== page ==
Report 8: Homos Away From Home

Our day began with a press conference for THE DYING GAUL, the first feature film directorial effort from world famous playwright Craig Lucas. Mr. Lucas was lovely to chat with, and thoroughly witty and charming. He discussed the difference between writing a screenplay from scratch, and attempting to adapt a play for the screen. When asked if the film was autobiographical, Lucas responded in the negative. He also reminded the audience that the film, set in 1995, reflects a different era in America’s cultural perception and awareness of gays.

After the press conference, we attended a sold-out screening of acclaimed graphic artist and music video director Mike Mills’ feature film debut THUMBSUCKER. The work follows our protagonist Justin Cobb, a bright but awkward high-school teen, as he attempts to give up his addiction to thumbsucking. Mills delivers a wonderfully funny and unique examination of suburban angst. The film also features an all-star cast including Keanu Reeves, Tilda Swinton, and Vince Vaughn.

We then headed off to a wine-tasting at the Sundance Filmmaker house, where we watched the HARD CANDY team relax and chat with fellow filmmakers. Afterwards, we headed down to the Sundance House for a reception for the Sundance/NHK International Filmmakers Award, where we caught up with Warner Independent Pictures exec Tracey Bing and multimedia performance artist and filmmaker Miranda July (ME AND YOU AND EVERYONE WE KNOW). Filmmaker Joaquin Oristrell was also in attendance to promote his film UNCONSCIOUS, which was acquired during the fest by here! Films.

Warner Independent Pictures VP of Production and Acquisitions Tracey Bing.

UNCONCIOUS Director Joaquin Oristrell.

We started the evening with a visit to the highly anticipated Homos Away From Home party at Queer Lounge. John Cameron Mitchell (HEDWIG AND THE ANGRY INCH) presided over the evening’s festivities, spinning records and encouraging the crowd to break it down and dance. Alan Cumming, Neve Campbell, and Honey Labrador were some of the celebrities in attendance. It was a fierce party, and after 8 days you could really see folks letting their hair down.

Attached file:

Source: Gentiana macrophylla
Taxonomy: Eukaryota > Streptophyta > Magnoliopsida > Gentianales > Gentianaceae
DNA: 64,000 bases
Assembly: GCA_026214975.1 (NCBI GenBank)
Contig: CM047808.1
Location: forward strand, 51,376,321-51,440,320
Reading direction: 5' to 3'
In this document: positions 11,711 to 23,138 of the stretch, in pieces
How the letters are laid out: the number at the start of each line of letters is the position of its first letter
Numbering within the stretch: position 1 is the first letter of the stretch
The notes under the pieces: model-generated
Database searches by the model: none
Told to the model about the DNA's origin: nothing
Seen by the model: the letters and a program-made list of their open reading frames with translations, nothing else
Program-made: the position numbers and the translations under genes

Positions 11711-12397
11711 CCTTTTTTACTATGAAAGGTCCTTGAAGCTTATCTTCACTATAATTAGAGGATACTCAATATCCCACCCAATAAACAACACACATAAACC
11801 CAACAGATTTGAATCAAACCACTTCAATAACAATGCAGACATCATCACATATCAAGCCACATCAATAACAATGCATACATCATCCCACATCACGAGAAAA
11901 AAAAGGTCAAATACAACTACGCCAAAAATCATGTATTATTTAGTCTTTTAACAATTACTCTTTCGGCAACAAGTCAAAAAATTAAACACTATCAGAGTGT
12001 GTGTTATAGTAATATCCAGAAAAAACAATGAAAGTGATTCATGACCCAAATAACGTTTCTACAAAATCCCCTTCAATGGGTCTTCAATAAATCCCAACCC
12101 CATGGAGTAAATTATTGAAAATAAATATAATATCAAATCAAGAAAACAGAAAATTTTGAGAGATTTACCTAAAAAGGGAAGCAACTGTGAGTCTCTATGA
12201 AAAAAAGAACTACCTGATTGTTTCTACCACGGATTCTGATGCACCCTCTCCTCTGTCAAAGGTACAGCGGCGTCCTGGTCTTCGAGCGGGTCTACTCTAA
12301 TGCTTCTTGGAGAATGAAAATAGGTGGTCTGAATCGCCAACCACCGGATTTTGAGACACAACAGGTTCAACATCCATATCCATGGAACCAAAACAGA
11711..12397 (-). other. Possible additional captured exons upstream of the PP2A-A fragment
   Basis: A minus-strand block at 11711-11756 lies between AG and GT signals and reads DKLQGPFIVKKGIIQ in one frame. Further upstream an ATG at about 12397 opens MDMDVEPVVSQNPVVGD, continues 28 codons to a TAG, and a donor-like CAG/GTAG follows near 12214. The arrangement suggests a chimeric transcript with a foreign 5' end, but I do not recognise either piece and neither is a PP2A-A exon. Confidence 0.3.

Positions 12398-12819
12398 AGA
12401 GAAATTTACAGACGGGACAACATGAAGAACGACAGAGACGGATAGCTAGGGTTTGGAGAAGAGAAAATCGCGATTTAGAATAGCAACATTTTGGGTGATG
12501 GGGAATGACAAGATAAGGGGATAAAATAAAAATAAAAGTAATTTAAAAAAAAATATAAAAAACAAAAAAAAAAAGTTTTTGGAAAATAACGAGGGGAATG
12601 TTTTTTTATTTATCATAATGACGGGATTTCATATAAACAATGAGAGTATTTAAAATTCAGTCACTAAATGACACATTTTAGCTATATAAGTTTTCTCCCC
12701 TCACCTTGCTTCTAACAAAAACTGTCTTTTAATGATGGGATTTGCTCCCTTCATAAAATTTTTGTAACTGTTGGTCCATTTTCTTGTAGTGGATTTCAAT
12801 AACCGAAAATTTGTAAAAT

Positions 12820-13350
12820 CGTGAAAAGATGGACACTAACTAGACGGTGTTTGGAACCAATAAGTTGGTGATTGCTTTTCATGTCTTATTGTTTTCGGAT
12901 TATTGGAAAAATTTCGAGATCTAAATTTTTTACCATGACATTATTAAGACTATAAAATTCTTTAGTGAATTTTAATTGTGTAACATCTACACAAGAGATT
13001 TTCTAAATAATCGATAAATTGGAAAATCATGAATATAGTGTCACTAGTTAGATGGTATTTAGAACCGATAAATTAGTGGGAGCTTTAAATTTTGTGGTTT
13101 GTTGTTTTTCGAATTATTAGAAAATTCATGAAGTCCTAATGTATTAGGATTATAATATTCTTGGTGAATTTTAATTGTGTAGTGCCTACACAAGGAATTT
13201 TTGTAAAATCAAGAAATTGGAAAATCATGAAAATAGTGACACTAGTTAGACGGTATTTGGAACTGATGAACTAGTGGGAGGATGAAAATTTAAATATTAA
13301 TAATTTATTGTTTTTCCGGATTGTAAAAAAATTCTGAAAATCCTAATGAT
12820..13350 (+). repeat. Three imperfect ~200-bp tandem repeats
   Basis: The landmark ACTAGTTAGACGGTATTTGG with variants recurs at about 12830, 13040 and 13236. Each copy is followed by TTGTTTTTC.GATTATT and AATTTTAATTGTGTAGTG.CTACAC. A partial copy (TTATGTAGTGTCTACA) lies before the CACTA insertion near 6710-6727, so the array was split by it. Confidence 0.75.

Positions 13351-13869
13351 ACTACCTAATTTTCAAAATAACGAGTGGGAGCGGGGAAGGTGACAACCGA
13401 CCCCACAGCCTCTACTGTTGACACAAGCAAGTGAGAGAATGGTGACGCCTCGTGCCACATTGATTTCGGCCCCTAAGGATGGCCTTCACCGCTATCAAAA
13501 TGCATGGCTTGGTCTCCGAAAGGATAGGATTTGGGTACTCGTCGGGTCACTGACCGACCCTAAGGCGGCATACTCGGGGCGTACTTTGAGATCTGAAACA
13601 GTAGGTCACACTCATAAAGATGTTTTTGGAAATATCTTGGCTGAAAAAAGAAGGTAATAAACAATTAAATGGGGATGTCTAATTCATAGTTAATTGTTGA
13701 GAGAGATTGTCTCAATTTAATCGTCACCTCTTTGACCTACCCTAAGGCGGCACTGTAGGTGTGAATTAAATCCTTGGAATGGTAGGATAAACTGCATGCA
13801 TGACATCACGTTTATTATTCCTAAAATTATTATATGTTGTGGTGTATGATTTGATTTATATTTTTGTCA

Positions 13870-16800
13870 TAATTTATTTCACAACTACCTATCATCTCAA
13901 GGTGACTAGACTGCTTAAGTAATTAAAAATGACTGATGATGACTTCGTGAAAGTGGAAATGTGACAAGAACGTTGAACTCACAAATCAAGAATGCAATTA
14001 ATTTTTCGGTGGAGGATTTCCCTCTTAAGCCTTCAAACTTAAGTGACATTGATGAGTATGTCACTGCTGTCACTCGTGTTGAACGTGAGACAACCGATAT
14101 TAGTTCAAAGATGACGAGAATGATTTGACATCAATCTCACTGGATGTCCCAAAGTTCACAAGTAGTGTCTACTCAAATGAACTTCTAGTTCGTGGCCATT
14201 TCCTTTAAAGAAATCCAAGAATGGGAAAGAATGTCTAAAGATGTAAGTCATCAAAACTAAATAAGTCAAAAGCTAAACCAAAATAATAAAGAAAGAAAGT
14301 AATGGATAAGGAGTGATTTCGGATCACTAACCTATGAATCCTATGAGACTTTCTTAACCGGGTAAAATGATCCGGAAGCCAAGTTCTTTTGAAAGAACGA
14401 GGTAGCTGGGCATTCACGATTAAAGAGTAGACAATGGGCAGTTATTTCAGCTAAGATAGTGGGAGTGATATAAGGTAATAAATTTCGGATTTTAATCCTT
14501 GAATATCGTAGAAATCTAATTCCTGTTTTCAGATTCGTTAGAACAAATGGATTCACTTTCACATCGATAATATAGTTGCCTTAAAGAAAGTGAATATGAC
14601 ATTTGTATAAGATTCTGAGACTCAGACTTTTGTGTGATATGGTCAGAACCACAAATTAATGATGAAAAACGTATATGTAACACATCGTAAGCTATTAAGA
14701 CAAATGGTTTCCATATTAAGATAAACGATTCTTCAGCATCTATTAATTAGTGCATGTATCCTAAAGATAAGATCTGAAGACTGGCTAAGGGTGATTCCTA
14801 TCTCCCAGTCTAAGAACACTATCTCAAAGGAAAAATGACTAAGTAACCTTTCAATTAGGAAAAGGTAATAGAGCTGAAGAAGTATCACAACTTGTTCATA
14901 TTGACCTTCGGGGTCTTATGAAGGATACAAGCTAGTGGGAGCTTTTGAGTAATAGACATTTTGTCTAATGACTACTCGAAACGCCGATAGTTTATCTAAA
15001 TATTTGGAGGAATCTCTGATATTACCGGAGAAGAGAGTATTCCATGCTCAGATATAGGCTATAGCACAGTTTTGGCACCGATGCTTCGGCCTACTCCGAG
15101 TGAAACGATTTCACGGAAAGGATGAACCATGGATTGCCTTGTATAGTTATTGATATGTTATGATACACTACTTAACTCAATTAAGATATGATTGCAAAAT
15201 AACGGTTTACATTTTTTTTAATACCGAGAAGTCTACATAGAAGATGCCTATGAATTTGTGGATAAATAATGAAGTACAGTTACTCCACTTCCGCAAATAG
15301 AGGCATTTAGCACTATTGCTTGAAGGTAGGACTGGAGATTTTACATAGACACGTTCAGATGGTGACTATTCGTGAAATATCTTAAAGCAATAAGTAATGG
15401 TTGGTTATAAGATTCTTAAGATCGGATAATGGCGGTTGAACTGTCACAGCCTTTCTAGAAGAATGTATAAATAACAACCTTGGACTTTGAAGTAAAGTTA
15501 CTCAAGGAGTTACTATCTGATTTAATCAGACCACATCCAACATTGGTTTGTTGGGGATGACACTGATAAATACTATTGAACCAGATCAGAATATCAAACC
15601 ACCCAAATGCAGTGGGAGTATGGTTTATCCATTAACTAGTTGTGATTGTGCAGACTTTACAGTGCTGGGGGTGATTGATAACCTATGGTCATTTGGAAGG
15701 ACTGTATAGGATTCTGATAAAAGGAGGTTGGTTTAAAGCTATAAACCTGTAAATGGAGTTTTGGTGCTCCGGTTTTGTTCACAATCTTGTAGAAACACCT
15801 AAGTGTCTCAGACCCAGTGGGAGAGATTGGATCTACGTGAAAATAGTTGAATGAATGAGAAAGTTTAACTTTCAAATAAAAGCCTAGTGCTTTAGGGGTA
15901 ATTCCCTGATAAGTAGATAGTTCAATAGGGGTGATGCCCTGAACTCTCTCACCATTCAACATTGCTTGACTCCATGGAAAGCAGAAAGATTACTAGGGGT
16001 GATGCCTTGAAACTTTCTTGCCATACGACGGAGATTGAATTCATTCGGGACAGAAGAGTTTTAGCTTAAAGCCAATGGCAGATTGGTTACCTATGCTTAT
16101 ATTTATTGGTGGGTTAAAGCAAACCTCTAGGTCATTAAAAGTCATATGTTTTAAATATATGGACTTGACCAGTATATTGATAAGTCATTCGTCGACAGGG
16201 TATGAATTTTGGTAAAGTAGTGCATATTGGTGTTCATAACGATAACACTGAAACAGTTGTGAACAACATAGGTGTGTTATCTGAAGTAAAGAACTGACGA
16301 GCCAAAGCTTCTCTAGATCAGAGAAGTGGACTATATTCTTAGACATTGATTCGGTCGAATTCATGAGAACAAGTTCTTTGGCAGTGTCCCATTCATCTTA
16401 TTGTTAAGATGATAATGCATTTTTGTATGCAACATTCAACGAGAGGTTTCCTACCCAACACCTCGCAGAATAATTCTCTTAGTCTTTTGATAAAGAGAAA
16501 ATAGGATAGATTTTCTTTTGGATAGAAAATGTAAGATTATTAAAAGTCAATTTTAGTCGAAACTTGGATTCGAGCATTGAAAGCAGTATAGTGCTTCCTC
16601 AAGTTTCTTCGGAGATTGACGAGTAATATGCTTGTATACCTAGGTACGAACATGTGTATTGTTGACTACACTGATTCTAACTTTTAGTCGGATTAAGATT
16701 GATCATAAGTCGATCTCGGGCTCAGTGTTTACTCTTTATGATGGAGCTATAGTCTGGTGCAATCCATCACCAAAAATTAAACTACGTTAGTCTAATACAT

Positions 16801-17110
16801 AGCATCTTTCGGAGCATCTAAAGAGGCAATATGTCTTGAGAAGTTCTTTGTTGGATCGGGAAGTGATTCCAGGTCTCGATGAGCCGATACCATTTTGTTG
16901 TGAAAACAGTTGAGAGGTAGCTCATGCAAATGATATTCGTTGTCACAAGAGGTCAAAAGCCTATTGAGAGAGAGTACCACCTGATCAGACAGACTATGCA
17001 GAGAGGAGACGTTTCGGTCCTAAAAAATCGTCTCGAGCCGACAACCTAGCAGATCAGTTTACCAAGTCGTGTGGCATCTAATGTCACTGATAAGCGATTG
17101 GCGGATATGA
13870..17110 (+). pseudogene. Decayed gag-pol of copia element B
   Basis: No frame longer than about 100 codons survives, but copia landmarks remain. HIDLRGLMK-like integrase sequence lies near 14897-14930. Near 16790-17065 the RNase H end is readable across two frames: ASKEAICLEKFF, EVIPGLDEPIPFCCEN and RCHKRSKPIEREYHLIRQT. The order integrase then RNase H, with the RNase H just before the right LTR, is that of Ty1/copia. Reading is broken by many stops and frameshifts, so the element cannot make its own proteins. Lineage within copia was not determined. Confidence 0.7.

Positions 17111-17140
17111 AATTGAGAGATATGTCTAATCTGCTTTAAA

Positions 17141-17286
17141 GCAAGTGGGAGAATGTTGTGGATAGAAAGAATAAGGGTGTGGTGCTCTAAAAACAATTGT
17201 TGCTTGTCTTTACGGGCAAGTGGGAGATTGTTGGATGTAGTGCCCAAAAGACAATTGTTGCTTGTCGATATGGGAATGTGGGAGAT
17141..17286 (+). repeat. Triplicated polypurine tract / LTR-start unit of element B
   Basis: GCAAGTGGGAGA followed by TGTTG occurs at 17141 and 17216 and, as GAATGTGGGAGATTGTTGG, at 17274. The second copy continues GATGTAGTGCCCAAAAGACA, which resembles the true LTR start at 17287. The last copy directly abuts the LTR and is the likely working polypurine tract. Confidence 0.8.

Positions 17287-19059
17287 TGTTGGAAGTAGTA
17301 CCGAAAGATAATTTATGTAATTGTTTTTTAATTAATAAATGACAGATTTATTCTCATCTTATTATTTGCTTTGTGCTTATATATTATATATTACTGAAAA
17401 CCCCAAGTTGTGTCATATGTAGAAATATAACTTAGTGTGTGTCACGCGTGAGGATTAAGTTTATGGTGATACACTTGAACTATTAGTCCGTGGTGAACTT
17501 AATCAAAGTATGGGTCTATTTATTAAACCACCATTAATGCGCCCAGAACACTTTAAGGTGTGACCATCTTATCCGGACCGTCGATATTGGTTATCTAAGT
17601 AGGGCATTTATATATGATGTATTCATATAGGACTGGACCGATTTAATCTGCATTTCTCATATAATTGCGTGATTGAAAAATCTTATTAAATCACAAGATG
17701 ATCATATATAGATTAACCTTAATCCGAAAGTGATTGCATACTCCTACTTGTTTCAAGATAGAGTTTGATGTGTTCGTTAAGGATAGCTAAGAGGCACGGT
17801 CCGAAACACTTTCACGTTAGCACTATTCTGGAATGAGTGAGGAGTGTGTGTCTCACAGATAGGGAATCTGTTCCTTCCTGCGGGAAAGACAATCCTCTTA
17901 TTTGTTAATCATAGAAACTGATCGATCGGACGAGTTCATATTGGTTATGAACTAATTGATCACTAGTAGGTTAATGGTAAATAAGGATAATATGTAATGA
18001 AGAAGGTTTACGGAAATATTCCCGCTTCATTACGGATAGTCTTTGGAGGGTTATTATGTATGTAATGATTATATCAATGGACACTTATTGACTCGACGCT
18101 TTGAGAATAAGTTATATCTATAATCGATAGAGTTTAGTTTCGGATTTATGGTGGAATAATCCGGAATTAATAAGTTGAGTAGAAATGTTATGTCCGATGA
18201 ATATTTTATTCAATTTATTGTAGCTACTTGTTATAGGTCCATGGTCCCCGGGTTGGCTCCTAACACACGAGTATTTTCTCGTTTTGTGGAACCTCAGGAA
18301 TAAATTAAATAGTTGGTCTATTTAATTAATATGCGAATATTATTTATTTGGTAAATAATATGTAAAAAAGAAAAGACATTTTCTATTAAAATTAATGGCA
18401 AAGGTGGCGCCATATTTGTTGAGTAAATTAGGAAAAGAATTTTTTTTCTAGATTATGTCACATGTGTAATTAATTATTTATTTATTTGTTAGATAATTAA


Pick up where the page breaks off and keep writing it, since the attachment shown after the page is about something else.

Revelers at the Queer Lounge.

Dancing at the Queer Lounge.

Celebrities aside, the interesting thing about the queer films and events happening here at Sundance in beautiful Park City is that they have also attracted the local LGBT community. Last night, we watched as two young men walked together outside the Queer Lounge, looking a bit nervous. As soon as the two men entered the space they immediately held hands. The Salt Lake City natives had heard about the Queer Lounge, and attended the event because as long-time boyfriends, there were few places in Utah where they could actually be affectionate with each other. The Queer Lounge was set up for those of us visiting from distant progressive urban hubs. However, the locals that have shown up have been amongst the most striking Queer Lounge guests. The presence of local queers at these events illustrates how important gay and lesbian images are in the media in affecting change on a local level. Here’s to all the folks that worked towards making the Queer Lounge happen.
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